This week’s #YourEduStory topic is student voice.
It is a fitting topic, because this has been my first year intentionally giving my students a voice in what we do. Although I do not do it every day, I make a point of periodically checking in with students to see how they feel about their learning and what activities help them learn the best. These have been surprising; sometimes activities that I tink have been duds have been very beneficial for them. I have also found that students often want to make room for whole-class instruction and discussion in addition to individual and group work. They also tell me that outline and Cornell notes help them master material. This feedback has played a crucial role in the direction our class takes for the rest of a given unit or for the course of a year.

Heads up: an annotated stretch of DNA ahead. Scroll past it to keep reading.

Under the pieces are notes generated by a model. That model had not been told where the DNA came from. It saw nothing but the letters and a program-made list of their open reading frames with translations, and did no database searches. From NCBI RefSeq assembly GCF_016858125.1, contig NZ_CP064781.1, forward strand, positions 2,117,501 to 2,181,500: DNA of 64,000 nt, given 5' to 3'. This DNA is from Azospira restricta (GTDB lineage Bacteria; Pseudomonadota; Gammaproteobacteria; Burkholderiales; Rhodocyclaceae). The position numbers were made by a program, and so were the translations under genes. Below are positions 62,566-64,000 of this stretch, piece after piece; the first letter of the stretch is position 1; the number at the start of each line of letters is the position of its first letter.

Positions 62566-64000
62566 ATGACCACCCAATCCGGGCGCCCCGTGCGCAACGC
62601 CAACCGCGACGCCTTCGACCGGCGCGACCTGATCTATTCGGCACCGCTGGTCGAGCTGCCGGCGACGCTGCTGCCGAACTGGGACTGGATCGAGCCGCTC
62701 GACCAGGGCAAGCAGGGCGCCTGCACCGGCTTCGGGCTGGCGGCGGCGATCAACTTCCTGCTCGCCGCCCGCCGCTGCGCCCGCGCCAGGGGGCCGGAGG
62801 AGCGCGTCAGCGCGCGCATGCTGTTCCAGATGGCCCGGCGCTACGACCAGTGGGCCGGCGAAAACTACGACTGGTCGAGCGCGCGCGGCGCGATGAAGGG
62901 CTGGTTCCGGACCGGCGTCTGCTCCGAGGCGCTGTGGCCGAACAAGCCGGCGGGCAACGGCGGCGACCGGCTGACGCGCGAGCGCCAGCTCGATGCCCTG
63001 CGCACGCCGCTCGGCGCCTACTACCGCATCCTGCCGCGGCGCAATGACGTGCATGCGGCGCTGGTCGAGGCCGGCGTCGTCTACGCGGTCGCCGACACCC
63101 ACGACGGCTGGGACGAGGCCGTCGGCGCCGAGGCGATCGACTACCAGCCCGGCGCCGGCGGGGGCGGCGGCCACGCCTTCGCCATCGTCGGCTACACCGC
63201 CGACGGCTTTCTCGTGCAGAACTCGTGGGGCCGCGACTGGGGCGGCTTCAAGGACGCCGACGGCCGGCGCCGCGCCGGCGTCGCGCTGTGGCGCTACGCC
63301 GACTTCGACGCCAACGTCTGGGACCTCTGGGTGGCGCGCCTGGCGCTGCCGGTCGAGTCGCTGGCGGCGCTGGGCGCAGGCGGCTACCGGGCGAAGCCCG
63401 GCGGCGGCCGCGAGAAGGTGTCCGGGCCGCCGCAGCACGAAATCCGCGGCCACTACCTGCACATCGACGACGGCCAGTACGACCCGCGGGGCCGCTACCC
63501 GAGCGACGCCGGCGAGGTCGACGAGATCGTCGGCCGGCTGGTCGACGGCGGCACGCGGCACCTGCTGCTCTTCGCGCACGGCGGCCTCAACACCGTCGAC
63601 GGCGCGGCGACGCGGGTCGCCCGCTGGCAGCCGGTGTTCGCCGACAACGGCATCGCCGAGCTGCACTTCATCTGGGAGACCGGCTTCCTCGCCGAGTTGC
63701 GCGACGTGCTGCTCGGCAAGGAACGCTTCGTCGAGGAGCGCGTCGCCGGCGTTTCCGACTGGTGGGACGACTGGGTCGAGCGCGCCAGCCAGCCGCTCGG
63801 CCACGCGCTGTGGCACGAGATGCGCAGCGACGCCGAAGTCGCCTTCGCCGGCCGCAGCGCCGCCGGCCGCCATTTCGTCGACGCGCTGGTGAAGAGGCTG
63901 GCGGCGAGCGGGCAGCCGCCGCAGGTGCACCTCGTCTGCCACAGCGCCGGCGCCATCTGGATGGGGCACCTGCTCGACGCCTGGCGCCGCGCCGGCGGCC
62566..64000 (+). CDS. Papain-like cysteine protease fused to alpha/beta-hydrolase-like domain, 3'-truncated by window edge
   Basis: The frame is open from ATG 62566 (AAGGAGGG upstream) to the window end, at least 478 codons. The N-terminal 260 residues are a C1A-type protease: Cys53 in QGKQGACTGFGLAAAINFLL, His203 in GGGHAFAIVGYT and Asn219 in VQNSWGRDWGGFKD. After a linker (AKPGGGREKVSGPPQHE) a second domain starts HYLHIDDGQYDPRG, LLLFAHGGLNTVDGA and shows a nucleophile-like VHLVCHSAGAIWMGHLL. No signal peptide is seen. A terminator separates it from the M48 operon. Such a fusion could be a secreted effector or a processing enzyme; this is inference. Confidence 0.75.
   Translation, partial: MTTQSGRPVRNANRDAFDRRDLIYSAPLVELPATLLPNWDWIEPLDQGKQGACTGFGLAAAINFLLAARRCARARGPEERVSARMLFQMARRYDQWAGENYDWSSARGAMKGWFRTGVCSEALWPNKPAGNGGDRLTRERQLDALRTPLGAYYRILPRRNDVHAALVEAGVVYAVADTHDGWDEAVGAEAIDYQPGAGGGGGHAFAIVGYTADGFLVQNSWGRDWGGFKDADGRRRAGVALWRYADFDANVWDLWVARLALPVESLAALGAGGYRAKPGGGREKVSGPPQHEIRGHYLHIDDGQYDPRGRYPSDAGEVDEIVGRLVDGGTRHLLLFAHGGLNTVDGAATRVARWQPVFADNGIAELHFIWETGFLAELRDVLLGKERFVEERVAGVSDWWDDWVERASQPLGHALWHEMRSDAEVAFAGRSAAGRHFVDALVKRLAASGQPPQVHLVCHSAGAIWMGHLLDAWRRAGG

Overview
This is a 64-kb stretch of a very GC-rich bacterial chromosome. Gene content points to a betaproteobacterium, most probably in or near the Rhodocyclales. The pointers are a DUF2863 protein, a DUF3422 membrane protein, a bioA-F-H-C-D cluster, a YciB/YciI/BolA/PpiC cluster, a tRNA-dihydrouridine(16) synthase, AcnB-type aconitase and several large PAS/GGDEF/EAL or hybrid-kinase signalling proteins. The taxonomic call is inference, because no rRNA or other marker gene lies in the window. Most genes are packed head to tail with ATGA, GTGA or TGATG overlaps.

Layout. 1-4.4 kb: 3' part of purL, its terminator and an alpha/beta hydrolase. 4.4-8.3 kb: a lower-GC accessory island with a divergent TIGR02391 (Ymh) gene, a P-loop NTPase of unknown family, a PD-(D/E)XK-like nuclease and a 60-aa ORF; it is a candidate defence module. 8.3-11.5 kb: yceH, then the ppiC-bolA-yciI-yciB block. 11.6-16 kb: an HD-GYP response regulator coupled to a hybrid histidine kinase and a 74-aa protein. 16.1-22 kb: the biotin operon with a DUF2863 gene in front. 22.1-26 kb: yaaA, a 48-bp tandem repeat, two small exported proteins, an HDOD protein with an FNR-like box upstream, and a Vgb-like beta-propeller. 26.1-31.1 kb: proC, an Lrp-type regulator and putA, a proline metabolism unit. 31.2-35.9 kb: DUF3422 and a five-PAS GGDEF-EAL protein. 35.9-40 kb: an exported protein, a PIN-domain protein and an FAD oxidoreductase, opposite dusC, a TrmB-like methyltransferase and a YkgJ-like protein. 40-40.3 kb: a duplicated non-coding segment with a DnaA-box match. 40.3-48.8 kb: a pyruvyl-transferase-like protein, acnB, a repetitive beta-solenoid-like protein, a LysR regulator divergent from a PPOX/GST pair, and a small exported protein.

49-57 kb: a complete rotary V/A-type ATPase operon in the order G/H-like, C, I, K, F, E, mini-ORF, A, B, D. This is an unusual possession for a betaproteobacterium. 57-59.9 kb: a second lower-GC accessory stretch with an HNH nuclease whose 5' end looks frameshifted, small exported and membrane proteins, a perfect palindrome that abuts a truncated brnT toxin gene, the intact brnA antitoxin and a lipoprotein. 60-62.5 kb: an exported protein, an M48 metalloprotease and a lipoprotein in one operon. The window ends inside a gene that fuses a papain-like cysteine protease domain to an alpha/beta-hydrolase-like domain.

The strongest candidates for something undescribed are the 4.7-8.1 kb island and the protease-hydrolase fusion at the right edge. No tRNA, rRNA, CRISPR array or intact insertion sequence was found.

I do hope to further empower students for the rest of this year and next year. I can do more by inviting them to help me design lesson plans, units, and rubrics. I also wish to empower them more in their writing and involve them with the assignment creation process. Empowering students is not quite so simple as handing over the reins; it is a guided process that can take weeks or months.
Nevertheless, it is something that I–and all teachers–must strive to do.